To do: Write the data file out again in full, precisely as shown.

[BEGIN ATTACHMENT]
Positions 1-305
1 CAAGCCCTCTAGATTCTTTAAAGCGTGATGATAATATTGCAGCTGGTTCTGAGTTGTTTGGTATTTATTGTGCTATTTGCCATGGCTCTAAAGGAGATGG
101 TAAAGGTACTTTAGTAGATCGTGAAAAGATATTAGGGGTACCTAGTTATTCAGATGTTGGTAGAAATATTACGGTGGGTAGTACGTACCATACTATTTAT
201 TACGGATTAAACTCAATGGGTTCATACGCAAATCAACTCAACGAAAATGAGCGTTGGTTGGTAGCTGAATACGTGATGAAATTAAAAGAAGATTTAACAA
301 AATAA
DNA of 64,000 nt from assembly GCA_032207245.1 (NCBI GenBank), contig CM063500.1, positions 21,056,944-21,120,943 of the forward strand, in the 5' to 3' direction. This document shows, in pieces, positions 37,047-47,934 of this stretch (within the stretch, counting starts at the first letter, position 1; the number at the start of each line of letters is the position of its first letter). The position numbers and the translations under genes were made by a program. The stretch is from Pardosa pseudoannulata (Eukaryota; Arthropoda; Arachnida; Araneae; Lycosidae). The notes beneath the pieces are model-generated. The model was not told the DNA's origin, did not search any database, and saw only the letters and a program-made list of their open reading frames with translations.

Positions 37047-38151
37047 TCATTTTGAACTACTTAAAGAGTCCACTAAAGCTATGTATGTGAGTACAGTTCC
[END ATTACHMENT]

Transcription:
Positions 1-305
1 CAAGCCCTCTAGATTCTTTAAAGCGTGATGATAATATTGCAGCTGGTTCTGAGTTGTTTGGTATTTATTGTGCTATTTGCCATGGCTCTAAAGGAGATGG
101 TAAAGGTACTTTAGTAGATCGTGAAAAGATATTAGGGGTACCTAGTTATTCAGATGTTGGTAGAAATATTACGGTGGGTAGTACGTACCATACTATTTAT
201 TACGGATTAAACTCAATGGGTTCATACGCAAATCAACTCAACGAAAATGAGCGTTGGTTGGTAGCTGAATACGTGATGAAATTAAAAGAAGATTTAACAA
301 AATAA
DNA of 64,000 nt from assembly GCA_032207245.1 (NCBI GenBank), contig CM063500.1, positions 21,056,944-21,120,943 of the forward strand, in the 5' to 3' direction. This document shows, in pieces, positions 37,047-47,934 of this stretch (within the stretch, counting starts at the first letter, position 1; the number at the start of each line of letters is the position of its first letter). The position numbers and the translations under genes were made by a program. The stretch is from Pardosa pseudoannulata (Eukaryota; Arthropoda; Arachnida; Araneae; Lycosidae). The notes beneath the pieces are model-generated. The model was not told the DNA's origin, did not search any database, and saw only the letters and a program-made list of their open reading frames with translations.

Positions 37047-38151
37047 TCATTTTGAACTACTTAAAGAGTCCACTAAAGCTATGTATGTGAGTACAGTTCC